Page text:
Coalition plans to pull out of Afghanistan are being hampered by theft and fraud totalling nearly $1bn, The Independent on Sunday can reveal. Hopes of a timely withdrawal of British troops from the region have been dealt a critical blow by revelations about massive bank frauds which have forced donors to suspend vital international aid.
The Department for International Development (DfID) confirmed last night that it had followed the lead of the International Monetary Fund (IMF) in withholding contributions to bankroll hundreds of "nation-building" projects in Afghanistan.
The move, to "protect taxpayers' money", came as the full extent of the scandal at Kabul Bank – described as the biggest fraud in modern times – became clear. A secret US government report into the debacle "indicates that insiders at Kabul Bank used fraudulent loans to misappropriate $850m (£525m), representing 94 per cent of outstanding loans".
The document points the finger at the former chairman and the former chief executive of Kabul Bank, and criticises the top accountancy firm Deloitte for not doing enough in response to allegations of corruption at the bank. It also highlights how auditors from PricewaterhouseCoopers (PwC) failed to spot any signs of fraud.
The IMF is now refusing to extend any more credit to the war-torn country unless an agreement can be reached on preventing future loans from being stolen.
General Sir Richard Dannatt, former head of the British Army, warned yesterday that the scandal has damaged the chances of an early exit from Afghanistan. He said: "Unless better governance and the rule of law can be firmly established from Kabul downwards, then the whole effort to persuade the Afghan people to back their own government, and not support the Taliban, will continue to be undermined, and any hopes of an early exit by us from Afghanistan will be dashed."
The impact of the corruption at the bank was revealed last night ahead of President Barack Obama's state visit to the UK, during which he is expected to underline the coalition strategy to pacify Afghanistan and withdraw forces by 2014.
The DfID confirmed it had withheld a payment of more than £80m to the Afghanistan Reconstruction Trust Fund. The fund pays for fundamental work and projects, including reform of the justice system, strengthening higher education and stimulating agriculture – all seen as vital to the country's chances of functioning as a stable democracy.
A DfID spokesman said yesterday that the International Development Secretary, Andrew Mitchell, had blocked the contribution in the wake of the corruption scandal "until he is satisfied British taxpayers' money can be properly protected".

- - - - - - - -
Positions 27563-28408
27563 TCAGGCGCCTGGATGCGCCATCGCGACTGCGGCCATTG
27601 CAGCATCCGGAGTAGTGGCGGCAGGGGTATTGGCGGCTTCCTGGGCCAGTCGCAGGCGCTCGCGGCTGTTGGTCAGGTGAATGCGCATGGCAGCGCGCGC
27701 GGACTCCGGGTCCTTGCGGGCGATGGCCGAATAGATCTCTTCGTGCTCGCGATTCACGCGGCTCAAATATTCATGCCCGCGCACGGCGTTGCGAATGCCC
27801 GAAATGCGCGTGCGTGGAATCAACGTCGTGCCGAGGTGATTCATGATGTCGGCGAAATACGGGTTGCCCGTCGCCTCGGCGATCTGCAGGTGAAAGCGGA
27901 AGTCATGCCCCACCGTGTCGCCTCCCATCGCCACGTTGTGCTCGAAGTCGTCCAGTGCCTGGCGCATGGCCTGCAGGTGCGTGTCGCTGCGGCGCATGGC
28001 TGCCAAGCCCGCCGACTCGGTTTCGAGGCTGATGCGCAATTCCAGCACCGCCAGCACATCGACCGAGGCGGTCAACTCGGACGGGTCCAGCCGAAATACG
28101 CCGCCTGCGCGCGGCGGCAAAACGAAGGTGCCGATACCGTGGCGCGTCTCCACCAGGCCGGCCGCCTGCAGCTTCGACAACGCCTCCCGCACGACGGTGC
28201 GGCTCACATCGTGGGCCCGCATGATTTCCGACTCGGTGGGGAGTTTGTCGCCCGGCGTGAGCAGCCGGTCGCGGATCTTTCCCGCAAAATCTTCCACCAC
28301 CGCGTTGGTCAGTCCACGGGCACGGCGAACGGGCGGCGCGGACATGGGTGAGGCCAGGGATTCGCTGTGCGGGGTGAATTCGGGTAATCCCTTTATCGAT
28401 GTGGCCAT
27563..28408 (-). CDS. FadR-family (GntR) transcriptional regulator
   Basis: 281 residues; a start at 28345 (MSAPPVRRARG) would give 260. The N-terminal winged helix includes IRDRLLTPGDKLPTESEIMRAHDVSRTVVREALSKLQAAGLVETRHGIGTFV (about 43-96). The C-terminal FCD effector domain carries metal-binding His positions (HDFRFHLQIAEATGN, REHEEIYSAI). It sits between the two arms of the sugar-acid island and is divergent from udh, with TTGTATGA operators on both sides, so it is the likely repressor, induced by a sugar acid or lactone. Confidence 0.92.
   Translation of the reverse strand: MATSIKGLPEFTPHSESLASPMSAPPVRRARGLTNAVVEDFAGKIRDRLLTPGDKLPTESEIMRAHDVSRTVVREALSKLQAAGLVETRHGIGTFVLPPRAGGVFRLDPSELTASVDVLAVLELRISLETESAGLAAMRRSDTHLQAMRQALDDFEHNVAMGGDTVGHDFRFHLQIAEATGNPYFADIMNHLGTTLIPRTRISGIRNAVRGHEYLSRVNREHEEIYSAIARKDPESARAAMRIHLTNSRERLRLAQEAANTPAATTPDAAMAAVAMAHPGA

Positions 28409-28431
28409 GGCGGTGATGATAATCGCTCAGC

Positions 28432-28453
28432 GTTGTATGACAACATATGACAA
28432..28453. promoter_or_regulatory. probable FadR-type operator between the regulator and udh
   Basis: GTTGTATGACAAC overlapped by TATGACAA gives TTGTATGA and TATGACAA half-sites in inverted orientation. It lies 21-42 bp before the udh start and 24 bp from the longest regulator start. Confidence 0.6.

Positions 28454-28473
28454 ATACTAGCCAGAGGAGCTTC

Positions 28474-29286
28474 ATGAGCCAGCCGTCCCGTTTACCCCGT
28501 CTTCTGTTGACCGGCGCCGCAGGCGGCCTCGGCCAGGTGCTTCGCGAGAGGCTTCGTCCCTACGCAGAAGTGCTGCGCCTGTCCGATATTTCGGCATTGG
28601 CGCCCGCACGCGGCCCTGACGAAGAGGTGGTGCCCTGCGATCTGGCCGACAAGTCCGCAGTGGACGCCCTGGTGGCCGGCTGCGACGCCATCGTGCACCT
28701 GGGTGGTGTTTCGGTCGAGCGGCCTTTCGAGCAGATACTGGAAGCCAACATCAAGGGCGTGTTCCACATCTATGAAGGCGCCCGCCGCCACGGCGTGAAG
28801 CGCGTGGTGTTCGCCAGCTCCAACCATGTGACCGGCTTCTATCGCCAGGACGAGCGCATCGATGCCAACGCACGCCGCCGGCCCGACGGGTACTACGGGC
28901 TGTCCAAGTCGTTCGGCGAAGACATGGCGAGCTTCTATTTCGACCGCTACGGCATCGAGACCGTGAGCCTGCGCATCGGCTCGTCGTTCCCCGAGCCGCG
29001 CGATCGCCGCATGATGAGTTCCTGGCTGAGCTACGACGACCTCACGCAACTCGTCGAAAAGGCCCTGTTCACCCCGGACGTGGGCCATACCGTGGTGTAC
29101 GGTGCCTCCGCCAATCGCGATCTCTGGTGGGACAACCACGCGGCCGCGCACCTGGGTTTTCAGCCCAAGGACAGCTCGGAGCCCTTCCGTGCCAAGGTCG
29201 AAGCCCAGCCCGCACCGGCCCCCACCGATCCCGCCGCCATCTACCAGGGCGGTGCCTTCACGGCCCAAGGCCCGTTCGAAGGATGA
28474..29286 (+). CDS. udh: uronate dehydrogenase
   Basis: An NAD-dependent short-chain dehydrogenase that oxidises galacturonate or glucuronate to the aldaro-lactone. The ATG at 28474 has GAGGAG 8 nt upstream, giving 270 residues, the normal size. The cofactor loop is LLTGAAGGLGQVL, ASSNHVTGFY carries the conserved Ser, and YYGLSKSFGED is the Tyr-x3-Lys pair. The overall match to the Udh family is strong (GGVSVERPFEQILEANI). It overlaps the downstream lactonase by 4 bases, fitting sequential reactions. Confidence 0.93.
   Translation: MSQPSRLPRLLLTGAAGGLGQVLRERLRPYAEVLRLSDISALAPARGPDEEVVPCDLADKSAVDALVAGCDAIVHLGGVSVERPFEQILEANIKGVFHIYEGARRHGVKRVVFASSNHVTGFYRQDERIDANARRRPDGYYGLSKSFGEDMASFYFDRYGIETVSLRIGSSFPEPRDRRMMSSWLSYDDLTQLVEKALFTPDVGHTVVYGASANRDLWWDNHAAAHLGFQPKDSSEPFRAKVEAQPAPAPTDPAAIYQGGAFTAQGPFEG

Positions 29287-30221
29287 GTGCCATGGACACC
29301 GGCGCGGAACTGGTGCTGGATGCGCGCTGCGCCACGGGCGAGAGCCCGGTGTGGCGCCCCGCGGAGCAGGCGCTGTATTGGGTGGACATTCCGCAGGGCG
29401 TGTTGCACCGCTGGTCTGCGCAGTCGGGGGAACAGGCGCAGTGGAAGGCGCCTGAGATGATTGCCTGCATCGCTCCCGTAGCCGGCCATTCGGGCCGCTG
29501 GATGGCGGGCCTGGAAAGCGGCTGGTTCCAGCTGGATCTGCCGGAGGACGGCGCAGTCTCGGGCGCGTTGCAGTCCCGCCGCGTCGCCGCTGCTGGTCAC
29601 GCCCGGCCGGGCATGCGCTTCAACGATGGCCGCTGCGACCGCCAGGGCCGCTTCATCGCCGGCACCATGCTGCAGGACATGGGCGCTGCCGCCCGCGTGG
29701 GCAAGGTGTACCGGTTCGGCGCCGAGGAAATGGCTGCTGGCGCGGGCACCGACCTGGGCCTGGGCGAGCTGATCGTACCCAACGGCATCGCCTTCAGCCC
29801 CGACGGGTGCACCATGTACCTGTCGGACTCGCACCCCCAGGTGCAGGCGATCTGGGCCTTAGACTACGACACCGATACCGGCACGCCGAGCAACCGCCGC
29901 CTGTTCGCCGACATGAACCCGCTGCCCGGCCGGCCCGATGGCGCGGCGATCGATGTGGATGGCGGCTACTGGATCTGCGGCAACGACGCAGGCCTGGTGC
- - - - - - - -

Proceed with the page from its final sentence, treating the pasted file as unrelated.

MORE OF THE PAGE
Sherkhan Farnood, the bank's former chairman, took more than half a billion dollars in loans. Mahmud Karzai, brother of the Afghan President, received $22m. They are among 10 prominent officials to have taken huge loans who were named last month by Afghanistan's central bank president, Abdol Qadir Fetrat, in the Afghan parliament.
US government documents, part of a recently released report that has now been classified, reveals how US officials are in no doubt as to the extent of the losses, and who is to blame.
The memorandum from USAid, part of a report into the Kabul Bank by the government watchdog the Office of Inspector General, says: "The massive fraud was a criminal act by the chairman of the board and the CEO, aided and abetted by other senior managers and board members."
Faked loan documents were created for fictitious companies registered at the Afghan Investment Support Agency, with funds "diverted to these individuals for their personal use", it alleges.
And it notes that, in addition to oversights by Deloitte, which failed to spot and report warning signs of fraud, a team from PwC didn't identify any fraud at Kabul Bank and gave it "a clean bill of health" – something that "may have acted to delay understanding of the gravity of Kabul Bank's true financial condition both among the examination staff and the international community", according to the document.
President Obama has told President Karzai that US funds will not be used to bail out the bank, according to a US State Department official. Neither the Afghan government nor Kabul Bank responded to requests for comment. PwC did not comment on the audit. And in a statement, Deloitte insisted it has "acted appropriately and performed consistent with its contractual obligations".